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Intel to partner with Rolls-Royce on autonomous ship development

Rolls-Royce and Intel have announced a new agreement that will see the companies work together on the further development of autonomous vessel systems, collaborating on designs for intelligent shipping technologies to make commercial shipping safer.

{mprestriction ids="1,2"}The partnership will leverage Rolls-Royce’s expertise in the shipping sector and Intel’s components and systems engineering capabilities to design new smart, connected and data-centric systems for shipowners, operators, cargo owners and ports, with a focus on safety.

The companies said that their new shipping intelligence systems will have data centre and artificial intelligence capabilities, as well as integrating edge computing to independently manage navigation, obstacle detection and communications.

“We’re delighted to sign this agreement with Intel, and look forward to working together on developing exciting new technologies and products, which will play a big part in enabling the safe operation of autonomous ships,” said Kevin Daffey, Rolls-Royce, director, engineering & technology and ship intelligence.

“This collaboration can help us to support ship owners in the automation of their navigation and operations, reducing the opportunity for human error and allowing crews to focus on more valuable tasks.”

“Simply said, this project would not be possible without the leading-edge technology Intel brings to the table. Together, we’ll blend the best of the best, Intel and Rolls-Royce, to change the world of shipping.”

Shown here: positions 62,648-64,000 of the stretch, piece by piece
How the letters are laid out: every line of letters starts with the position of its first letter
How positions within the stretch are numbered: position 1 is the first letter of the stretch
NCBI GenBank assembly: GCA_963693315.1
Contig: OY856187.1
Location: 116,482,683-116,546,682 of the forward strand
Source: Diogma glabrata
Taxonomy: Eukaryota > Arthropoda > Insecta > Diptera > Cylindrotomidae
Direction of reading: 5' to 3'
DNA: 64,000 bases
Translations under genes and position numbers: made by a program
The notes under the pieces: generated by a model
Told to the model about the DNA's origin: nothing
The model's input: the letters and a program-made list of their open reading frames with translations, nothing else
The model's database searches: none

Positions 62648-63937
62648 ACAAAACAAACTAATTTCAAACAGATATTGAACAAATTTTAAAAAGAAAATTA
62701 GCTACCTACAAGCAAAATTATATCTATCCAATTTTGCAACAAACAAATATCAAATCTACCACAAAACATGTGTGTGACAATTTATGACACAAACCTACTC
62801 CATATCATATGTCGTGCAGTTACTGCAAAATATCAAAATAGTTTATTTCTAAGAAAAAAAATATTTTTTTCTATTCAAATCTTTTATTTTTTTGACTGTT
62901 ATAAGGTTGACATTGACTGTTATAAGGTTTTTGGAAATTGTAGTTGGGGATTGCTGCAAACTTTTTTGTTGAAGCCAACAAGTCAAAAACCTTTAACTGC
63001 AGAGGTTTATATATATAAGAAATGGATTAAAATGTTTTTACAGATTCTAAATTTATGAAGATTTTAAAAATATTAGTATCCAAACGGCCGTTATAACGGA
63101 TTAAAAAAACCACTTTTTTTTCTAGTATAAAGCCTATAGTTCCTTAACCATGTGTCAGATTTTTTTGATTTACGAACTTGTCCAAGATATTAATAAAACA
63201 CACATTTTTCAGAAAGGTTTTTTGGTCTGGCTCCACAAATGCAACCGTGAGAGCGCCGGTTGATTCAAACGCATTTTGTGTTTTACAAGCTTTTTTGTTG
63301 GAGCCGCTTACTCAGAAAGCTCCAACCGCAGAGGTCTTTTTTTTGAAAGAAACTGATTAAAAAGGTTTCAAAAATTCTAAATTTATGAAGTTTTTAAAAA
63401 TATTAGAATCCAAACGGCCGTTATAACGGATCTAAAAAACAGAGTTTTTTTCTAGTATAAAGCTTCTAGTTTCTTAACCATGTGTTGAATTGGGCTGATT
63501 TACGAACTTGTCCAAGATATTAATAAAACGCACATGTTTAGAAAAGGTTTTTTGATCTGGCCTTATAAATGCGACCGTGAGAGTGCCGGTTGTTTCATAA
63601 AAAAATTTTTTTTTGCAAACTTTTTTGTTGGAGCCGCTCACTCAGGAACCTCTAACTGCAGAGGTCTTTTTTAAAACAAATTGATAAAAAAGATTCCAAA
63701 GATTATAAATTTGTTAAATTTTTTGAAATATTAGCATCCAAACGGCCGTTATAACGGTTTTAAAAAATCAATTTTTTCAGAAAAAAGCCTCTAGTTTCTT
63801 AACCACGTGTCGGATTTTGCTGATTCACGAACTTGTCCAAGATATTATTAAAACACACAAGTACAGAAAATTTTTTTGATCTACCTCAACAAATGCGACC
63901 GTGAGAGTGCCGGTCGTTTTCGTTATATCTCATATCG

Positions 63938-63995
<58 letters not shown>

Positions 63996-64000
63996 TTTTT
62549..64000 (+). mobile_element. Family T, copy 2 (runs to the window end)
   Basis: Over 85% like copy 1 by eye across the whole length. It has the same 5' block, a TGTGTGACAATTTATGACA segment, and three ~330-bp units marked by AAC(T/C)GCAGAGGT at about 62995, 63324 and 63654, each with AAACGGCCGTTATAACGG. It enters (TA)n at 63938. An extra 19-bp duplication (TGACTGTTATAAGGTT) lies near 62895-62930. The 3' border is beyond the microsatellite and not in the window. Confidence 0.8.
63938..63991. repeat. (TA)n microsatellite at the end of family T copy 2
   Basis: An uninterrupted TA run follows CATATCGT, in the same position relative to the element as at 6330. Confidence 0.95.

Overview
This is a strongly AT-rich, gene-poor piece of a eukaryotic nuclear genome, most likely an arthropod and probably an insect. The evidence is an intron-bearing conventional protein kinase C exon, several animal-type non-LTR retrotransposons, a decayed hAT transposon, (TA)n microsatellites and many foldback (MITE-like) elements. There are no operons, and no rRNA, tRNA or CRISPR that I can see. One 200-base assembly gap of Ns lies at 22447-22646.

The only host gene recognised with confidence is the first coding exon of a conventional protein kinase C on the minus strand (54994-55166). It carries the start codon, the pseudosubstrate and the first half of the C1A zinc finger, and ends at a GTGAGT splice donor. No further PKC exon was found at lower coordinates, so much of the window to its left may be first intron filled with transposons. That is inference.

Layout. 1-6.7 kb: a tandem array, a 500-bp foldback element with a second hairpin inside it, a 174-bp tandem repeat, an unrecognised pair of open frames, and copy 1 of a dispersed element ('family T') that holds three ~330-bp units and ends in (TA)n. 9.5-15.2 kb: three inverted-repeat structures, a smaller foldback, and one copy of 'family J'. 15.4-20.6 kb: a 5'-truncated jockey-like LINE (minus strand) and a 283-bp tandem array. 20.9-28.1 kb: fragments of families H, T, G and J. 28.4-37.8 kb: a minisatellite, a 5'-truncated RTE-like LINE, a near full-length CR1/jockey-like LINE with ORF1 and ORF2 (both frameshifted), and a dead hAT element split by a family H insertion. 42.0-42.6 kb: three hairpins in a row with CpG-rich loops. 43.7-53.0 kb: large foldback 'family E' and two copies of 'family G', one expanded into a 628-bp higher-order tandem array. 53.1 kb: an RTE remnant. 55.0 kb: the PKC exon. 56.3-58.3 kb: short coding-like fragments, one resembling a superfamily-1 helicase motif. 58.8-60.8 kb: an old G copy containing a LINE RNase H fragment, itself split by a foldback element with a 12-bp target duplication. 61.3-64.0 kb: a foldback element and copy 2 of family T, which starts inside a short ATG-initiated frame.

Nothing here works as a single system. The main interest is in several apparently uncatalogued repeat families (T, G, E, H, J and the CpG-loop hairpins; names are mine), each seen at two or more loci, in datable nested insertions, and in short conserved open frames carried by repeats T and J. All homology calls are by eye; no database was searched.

The systems developed will include use of Intel Field Programmable Gate Array (FPGA) technology, to provide a platform for edge operations such as obstacle detection and navigation, as well as Intel Xeon Scalable Processors optimised for High Performance Computing (HPC) to manage complex modelling of ship functions and support learning models for fully autonomous operations.

Rolls-Royce’s Intelligent Awareness System (IA) uses AI-powered sensor fusion and manages decision-making by processing data from lidar, radar, thermal cameras, HD cameras, satellite data and weather forecasts. That data collected by the vessels will be stored using Intel 3D NAND SSDs, acting as a ‘black box’ and securing the information for training and analysis once the ship is docked.

Even compressed, Rolls-Royce notes that the data captured by each vessel can reach up to 1TB per day, or 30TB to 40TB over a month-long voyage, making data storage a critical component of the intelligent system.

“Delivering these systems is all about processing – moving and storing huge volumes of data – and that is where Intel comes in,” said Lisa Spelman, vice president and general manager, Intel Xeon processors and data center marketing in the data center group at Intel.

“Rolls-Royce is a key driver of innovation in the shipping industry, and together we are creating the foundation for safe shipping operations around the world.”{/mprestriction}

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